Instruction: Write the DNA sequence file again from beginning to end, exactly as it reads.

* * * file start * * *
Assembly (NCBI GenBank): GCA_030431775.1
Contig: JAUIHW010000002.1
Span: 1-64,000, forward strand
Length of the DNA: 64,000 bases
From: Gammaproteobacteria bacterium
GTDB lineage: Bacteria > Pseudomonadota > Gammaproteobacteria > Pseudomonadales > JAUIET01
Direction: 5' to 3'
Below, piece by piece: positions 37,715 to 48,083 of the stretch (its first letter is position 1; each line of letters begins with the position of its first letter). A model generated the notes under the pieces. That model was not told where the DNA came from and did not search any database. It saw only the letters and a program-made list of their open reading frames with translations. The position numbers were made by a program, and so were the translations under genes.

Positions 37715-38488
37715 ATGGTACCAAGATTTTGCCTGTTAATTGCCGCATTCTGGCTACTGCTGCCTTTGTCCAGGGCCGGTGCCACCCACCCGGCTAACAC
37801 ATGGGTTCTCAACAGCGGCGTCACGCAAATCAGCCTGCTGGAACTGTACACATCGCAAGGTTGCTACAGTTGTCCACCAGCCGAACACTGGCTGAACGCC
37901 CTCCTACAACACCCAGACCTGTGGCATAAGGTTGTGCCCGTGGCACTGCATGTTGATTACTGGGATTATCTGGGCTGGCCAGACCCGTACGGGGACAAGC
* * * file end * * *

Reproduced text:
Assembly (NCBI GenBank): GCA_030431775.1
Contig: JAUIHW010000002.1
Span: 1-64,000, forward strand
Length of the DNA: 64,000 bases
From: Gammaproteobacteria bacterium
GTDB lineage: Bacteria > Pseudomonadota > Gammaproteobacteria > Pseudomonadales > JAUIET01
Direction: 5' to 3'
Below, piece by piece: positions 37,715 to 48,083 of the stretch (its first letter is position 1; each line of letters begins with the position of its first letter). A model generated the notes under the pieces. That model was not told where the DNA came from and did not search any database. It saw only the letters and a program-made list of their open reading frames with translations. The position numbers were made by a program, and so were the translations under genes.

Positions 37715-38488
37715 ATGGTACCAAGATTTTGCCTGTTAATTGCCGCATTCTGGCTACTGCTGCCTTTGTCCAGGGCCGGTGCCACCCACCCGGCTAACAC
37801 ATGGGTTCTCAACAGCGGCGTCACGCAAATCAGCCTGCTGGAACTGTACACATCGCAAGGTTGCTACAGTTGTCCACCAGCCGAACACTGGCTGAACGCC
37901 CTCCTACAACACCCAGACCTGTGGCATAAGGTTGTGCCCGTGGCACTGCATGTTGATTACTGGGATTATCTGGGCTGGCCAGACCCGTACGGGGACAAGC